1. Leave a garage/exterior house light on overnight (but don’t overdo it…leave the light off for a couple of nights between sessions, otherwise Gray Treefrogs, squirrels and birds will feast on your moths at dawn)
2. Go out early and see what the light brought in. Get outside between 5:30 and 6:30am before the moths warm up and start flying away.
3. Take “record” shots of moths perched on your garage or house siding, or porch. Then try to move them to better perches using native plants, trees. I slowly slip a flat piece of wood (about the size of a shim) under the moth until it clings to it. Then I move to my backdrop of choice and ease them onto that.
4. I have my flash and basic exposure set already…You can use a pop-up flash or hot-shoe flash, but you really should use some flash to make your subject pop.
5. I like to set a manual exposure that keeps my shutter at between 1/160 and 1/250 when using the pop-up flash (which synchs at 1/250 max). Sometimes, for larger moths, I can use my hot shoe flash set to Hi-speed synch to get higher shutter speeds. Remember, much of your shooting will be early in the morning and you may have to crank up the ISO to get these shutter speeds.
6. Now here is the part that has really improved my moth/insect shots..I switch the camera to live view and manual focus. Now when I see my favored composition in the viewfinder, I magnify the live view to 5x power. I now simply move my body/hands/camera in and out until the key part of the subject is razor-sharp in the live view viewfinder and click the shutter. I guarantee this technique will improve your moth and insect images!
[All photos taken with Canon 7D and Tamron f2 100mm macro lens (all images used manual focus). All handheld…Many taken at ISO 1600 or higher!]
GREAT NORTH WOODS GOBBLERS
If someone had told me when I bought my land back in the early 90s, that I’d have up to 19 Wild Turkeys at my feeder someday, I would have told them they were CRAZY! At that time, Wild Turkeys in Minnesota were extremely rare outside of the very southeast corner of the state. “Besides,” I would have told them, “turkeys need acorns and open meadows…My land is pines and aspen and maple, very densely wooded.” Plus, I would have pointed out, they can’t survive in areas with deep snowpack. Good thing I didn’t make a wager!
TURKEYS IN THE SNOW (NOT “TURKEYS IN THE STRAW”)
I first noticed Wild Turkeys in our neck of the woods a few years ago when I’d hear a distant Tom gobbling on clear and calm April mornings. He was far away…maybe a half mile or more back in the Schillo’s south field. And I recorded a small group on my trail camera. Then last year one or two made a couple appearances at our feeders, but never when we were home. This year, the floodgate opened. Up to 19 Wild Turkeys have foraged under our feeders this winter. I started throwing out buckets full of cracked corn. But they are extremely wary…and any motion inside the house often sends them scurrying for the shelter of the ravine.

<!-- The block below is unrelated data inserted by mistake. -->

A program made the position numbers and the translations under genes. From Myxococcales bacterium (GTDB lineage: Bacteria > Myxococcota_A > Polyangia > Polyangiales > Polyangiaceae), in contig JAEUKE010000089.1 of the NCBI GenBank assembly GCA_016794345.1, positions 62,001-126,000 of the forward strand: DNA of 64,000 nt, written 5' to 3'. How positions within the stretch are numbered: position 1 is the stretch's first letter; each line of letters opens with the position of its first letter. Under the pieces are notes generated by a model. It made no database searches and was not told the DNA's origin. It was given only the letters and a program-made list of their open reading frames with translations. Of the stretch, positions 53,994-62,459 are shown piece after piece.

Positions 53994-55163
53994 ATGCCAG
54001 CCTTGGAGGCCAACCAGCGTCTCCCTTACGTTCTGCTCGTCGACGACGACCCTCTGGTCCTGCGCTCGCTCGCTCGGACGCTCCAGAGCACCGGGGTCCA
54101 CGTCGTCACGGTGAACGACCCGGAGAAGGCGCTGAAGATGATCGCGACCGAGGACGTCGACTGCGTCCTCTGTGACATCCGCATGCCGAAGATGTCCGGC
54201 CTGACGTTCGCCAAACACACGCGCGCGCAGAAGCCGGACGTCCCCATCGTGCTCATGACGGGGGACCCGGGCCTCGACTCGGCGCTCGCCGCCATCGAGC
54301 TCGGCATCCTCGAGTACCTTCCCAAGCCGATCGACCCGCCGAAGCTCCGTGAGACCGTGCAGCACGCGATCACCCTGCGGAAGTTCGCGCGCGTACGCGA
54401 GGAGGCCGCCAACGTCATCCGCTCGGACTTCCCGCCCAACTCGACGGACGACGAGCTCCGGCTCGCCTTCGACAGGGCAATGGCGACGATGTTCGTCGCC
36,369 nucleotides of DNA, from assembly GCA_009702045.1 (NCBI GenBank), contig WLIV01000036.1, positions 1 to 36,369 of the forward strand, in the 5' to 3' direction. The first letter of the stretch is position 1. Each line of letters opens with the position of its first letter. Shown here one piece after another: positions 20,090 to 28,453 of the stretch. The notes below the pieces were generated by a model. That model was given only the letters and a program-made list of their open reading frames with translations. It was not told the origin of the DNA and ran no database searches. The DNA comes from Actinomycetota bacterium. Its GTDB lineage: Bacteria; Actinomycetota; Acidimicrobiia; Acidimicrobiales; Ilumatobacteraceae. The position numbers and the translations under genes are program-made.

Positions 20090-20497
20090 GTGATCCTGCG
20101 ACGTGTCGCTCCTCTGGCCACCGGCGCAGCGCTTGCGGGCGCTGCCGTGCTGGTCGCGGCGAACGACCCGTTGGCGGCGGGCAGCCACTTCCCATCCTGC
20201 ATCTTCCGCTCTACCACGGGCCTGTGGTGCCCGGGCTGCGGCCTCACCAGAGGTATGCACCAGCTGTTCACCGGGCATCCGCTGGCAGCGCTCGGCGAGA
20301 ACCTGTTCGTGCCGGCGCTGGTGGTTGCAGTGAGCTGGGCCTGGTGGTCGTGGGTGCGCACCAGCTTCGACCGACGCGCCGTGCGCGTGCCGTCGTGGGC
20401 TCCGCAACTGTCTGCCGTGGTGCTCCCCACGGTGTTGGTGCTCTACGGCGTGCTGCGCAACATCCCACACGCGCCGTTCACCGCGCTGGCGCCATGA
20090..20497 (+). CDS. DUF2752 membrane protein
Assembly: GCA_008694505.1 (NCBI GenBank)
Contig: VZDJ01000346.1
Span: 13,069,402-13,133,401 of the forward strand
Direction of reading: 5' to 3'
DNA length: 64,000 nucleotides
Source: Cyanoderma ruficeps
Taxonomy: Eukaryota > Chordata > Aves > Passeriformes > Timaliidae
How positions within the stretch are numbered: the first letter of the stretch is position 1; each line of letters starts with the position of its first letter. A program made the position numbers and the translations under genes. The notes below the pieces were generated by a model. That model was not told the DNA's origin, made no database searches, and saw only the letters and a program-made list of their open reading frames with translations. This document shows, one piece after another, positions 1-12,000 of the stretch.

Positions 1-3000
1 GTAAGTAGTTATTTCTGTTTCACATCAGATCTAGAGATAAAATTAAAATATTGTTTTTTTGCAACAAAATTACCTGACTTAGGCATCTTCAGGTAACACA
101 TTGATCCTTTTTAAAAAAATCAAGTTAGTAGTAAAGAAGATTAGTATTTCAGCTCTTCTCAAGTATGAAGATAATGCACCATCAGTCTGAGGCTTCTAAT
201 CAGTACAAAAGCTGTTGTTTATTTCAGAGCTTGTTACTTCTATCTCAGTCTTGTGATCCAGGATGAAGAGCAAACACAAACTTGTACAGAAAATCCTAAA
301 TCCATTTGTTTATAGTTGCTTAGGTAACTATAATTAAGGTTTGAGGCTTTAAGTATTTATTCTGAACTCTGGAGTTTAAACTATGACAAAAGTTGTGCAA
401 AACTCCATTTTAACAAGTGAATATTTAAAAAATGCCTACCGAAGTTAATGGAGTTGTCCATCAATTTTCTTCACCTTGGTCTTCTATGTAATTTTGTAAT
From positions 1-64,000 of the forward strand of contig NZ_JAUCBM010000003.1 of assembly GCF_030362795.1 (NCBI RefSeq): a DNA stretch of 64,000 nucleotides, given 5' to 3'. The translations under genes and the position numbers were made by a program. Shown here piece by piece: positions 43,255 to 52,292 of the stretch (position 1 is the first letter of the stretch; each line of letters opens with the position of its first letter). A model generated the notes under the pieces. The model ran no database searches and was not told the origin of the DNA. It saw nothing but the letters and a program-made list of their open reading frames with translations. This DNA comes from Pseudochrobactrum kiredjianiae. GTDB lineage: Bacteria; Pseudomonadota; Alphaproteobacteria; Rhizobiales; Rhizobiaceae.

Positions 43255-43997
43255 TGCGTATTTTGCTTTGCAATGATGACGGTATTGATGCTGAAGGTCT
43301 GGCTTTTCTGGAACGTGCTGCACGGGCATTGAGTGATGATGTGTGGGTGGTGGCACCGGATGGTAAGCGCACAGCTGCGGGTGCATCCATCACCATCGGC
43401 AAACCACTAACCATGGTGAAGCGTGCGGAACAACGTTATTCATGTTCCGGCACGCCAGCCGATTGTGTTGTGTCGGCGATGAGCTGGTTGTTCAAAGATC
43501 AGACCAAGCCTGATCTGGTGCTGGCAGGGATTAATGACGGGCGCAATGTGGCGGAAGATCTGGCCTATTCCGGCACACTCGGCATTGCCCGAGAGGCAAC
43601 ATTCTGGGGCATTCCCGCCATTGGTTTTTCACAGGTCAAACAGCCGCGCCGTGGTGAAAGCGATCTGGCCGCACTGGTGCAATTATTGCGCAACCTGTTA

TOM TURKEY DISPLAY VIDEO
The above video was taken from our living room while I was in my pajamas trying to balance the camera on a coffee table and a stack of books, all the while trying to keep Birk (4) and Bjorn (2) from jumping off the couch and shaking the video camera….That is why there is no audio..You wouldn’t want to hear it!
SURFING WITHOUT A SURFBOARD
In late March, I got a big surprise when, not one, but TWO Toms began displaying right outside our picture window. A half dozen hens were feeding and seemed oblivious to the male’s full-on, fluffed-out display. The males would slowly circle each other and occasionally bump chests in slow motion. An occasional ruffle of the feathers is meant to impress. Then one morning, I saw a Tom displaying over a hen sitting in the snow. He eventually hopped up on her back and stood there for nearly ten minutes, all the while balancing on his precarious perch. Every time she made any movement, he had to react and respond to keep his balance. It was literally like watching a novice surfer on a surfboard. Impressive balancing act! Finally he hunkered down and she shifted her tail and the actual mating took place, lasting mere seconds.
WIDE ANGLE FUN
The two photos above were taken with a super-wide telephoto lens from snow level. How did I take these without spooking these spooky birds? I set my camera up on a mini-tripod outside where the turkeys usually fed. Then I used my remote trigger to release the shutter from inside the house. So I could sit in my easy chair drinking coffee and watching the morning news, and still be taking wildlife photos! But note that this is very low percentage shooting.
**NOTE THAT ALL THESE PHOTOS WERE TAKEN FROM OUR LIVING ROOM! …THROUGH DOUBLE-PANED, KID-SMUDGED WINDOWS. DON’T LET PEOPLE TELL YOU THAT YOU SHOULD NEVER TAKE PHOTOS THROUGH YOUR WINDOWS.
[All taken with Canon 7D…Most taken with Canon 400mm f5.6 lens and camera set to Shutter Priority 1/500 second and auto-ISO. Wide angles taken with Sigma 10-20mm lens and remote trigger]